Elite Squad

Elite Squad

Director: Jose Padilha

2007, Brazil, 115 minutes, Digital, R

Language: Portuguese

Cast: Wagner Moura, André Ramiro

Distributor: Universal Pictures

Program Notes

Latin American Cinema Series

In celebration of National Hispanic Heritage Month, with the support of the PNC Foundation, the Stavros Niarchos Foundation Parkway Theater presents The Latin American Cinema Series: From Arthouse to Every House with 6 influential films from Latin America. Ranging from big budget hits to distinctive independent visions from Venezuela, Mexico, Argentina, Brazil, Peru, and Paraguay.

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Director José Padilha’s (Bus 174) social-consciousness drama carries viewers inside of BOPE (the Brazilian government’s paramilitary force) for a scathing indictment of the cycle of violence that permeates Brazilian society. Wagner Moura stars as Captain Nascimento, the leader of a BOPE unit who is considering retirement in the face of his impending fatherhood. In an effort to pick his successor, he looks to two younger recruits, part-time law student André Matias and the bellicose Neto — but soon recognizes that these naïve men will need to mature before one can take the reins. Inevitably, the events that each encounters on the roughshod Brazilian streets — particularly a trip to “clean up” some of the neighborhoods in anticipation of the pope’s visit — begin to shape and redefine them in ways that neither can anticipate. Meanwhile, BOPE grapples with its own internal problems — particularly the corruption and underhandedness of each squad leader, whose sideline activities range from resupplying weapons to gangs to the racketeering of strip clubs. Having fallen prey to leaks, Elite Squad became a cultural phenomenon in Brazil even before setting new box office records when it was released in theaters — an estimated 11 million people having viewed the leaked version.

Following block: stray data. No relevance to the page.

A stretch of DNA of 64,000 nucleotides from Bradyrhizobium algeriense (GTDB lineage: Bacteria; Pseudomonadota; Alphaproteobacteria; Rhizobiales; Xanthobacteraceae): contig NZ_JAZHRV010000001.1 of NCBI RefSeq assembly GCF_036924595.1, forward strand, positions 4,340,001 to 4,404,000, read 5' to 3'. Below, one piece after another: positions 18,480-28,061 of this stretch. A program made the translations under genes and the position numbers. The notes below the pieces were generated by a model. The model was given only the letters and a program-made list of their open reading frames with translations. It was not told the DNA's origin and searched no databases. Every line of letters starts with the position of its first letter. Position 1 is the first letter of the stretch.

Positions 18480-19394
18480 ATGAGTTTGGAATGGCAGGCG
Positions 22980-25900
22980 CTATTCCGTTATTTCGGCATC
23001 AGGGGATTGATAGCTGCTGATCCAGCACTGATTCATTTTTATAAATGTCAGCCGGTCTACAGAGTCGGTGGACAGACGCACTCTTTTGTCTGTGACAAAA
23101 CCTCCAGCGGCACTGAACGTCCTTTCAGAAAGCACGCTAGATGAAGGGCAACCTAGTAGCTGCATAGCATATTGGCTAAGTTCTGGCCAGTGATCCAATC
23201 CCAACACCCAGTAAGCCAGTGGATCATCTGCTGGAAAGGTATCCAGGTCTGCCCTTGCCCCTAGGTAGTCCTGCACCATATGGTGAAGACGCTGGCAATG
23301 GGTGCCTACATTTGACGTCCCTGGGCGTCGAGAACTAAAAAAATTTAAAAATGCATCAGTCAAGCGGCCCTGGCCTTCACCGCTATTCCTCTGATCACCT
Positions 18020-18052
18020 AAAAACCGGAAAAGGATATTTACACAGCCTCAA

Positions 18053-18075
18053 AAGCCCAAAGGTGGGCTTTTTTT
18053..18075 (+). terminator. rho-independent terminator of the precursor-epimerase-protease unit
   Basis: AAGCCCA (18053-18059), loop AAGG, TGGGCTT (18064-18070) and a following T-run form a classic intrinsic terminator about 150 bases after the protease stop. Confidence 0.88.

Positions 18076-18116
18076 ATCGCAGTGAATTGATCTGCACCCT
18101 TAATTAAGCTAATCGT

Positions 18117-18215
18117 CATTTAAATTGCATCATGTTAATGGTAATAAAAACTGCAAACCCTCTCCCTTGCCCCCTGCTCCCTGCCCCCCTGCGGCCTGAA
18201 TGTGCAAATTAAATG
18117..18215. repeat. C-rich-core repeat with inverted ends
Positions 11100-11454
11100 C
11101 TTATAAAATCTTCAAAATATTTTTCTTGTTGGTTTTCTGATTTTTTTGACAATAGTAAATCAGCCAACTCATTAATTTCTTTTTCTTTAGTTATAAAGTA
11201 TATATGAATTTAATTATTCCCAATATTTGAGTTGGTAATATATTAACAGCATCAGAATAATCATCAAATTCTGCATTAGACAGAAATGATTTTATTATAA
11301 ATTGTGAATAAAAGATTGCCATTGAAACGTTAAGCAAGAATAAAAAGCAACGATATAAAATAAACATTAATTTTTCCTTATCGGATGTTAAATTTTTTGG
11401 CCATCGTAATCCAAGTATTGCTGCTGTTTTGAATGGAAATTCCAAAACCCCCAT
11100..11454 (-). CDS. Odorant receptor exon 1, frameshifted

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“Precariously pitches the squad’s brute force as less a necessary evil than the outgrowth of an existing evil—a no-win situation that mocks liberal ideals and warps conservative pragmatism into domestic terrorism.”

— Jim Ridley, The Village Voice


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